On those days when both sets of parents weren’t angry, the level of laughter could lift the ceiling, especially when Aunt Ardith and Uncle Buck joined in. Uncle Buck was an accomplished musician with nice electronics due to his job as a tech at Montgomery Ward. Country music always accompanied the mood. At the time, I despised it, failing to see that all genres have something to offer anyone who is careful enough to notice. The kids in the house could move freely in those moments, unafraid of a squall suddenly building and releasing its fury around us. There were times when each of us was truly alive and glad to be present, even if most the music and conversations of the adults made us wince.

Other times, it was a race to discover who would silently become the most belligerent as the whiskey and beer slowly did its magic act by disappearing swallow by slug. In those moments, we became adept at using unobserved doors to make our escape from their immediate wrath. Even some of those moments, though, were filled with muffled laughter.

I’m guilty of forgetting many of these moments. Anger and violence often evoke a pattern of amnesia and discolor surrounding moments, no matter how vivid their imagery.

It’s strange to look at this picture and know that after each visit, no matter how late, I’d have to climb into a car or in the bed of a pickup and go home with someone drunk. As often as possible, I stayed the night with my cousin Jimmy. For several years, my cousin Jimmy had a waterbed. He cherished that cliché of a bed. There were a couple of times when he would wake up shouting at me. Some people call it ‘wetting the bed,’ although a more apt description would be ‘urinating near another person,’ as it more accurately describes the reaction of anyone else in the bed at the time of the incident. One night, after I had indeed wet the bed, Jimmy was shouting at me. It wasn’t so much the fact that I wet the bed, but that he was going to have to get up long enough to put more sheets on the bed. Jimmy was a grouchy sleeper. He was ranting at me when I looked at him and said, “Hey, it’s a WATER bed.” When Aunt Ardith burst into the room to see what the ruckus was all about, Jimmy was trying to kill me with his prized Dallas Cowboys pillow. I was laughing.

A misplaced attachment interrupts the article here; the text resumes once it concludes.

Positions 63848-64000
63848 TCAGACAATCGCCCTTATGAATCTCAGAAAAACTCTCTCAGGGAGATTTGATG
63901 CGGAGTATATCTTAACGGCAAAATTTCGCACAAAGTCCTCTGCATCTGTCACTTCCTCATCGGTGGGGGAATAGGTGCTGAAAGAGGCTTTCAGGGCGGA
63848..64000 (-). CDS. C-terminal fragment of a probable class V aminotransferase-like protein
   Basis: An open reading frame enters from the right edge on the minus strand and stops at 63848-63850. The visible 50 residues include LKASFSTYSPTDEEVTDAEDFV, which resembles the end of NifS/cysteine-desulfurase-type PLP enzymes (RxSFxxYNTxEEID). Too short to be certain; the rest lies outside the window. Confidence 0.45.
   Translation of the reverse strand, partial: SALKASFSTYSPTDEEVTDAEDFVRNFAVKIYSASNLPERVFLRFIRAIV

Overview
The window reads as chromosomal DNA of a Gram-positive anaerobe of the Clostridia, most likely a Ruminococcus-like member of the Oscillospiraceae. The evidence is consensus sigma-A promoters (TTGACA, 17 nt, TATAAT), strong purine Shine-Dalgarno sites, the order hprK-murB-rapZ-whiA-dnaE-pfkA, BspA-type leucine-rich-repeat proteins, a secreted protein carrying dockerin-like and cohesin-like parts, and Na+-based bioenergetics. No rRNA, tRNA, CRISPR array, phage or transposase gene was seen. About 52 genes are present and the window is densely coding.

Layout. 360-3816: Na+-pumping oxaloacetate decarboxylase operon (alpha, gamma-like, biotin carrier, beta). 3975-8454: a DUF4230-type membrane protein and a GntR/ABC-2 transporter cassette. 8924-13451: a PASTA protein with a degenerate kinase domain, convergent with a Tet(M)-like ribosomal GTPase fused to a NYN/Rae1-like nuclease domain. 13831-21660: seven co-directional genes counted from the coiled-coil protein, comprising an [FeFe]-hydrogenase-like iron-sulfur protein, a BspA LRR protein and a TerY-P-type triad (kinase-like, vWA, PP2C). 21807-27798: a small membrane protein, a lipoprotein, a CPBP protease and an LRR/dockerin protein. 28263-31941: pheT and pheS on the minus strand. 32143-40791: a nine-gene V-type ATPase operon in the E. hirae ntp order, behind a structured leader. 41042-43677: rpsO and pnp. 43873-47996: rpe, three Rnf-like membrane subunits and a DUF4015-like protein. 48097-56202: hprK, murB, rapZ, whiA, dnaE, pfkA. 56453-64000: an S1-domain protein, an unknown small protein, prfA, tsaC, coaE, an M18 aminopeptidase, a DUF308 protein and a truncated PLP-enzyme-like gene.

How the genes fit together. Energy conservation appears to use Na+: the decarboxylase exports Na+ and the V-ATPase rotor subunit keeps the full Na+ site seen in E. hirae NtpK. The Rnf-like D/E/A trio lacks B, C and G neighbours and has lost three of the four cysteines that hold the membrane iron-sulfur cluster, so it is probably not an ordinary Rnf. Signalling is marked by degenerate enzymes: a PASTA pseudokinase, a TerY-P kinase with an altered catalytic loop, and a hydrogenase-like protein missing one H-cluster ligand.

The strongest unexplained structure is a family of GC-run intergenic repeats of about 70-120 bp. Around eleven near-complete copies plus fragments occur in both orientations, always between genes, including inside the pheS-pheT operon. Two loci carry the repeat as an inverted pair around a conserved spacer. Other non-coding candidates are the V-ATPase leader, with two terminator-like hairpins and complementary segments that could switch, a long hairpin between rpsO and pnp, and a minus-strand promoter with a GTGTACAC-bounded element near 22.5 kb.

As the golden moments of life crest behind me, I still feel the effects of moments, most forgotten, accumulating behind me. Doubt is winning this war of details.

As you read these words, stop and consider how much of our lives transform in our memories. Jimmy’s dead now, as are his parents. Several years later, he’s still mobile within my memory.

Dad, mom, cousin, aunt, uncle, all of them departed. The place remains. An imprint persists, as long as someone like me continues to remember it. My day approaches, a slow, inevitable slide toward the abyss.

There is a majesty somewhere in this, one born of being a surviving witness to life.

As it approaches, I find myself seeing this picture as an evolving truth.

Look up, not down.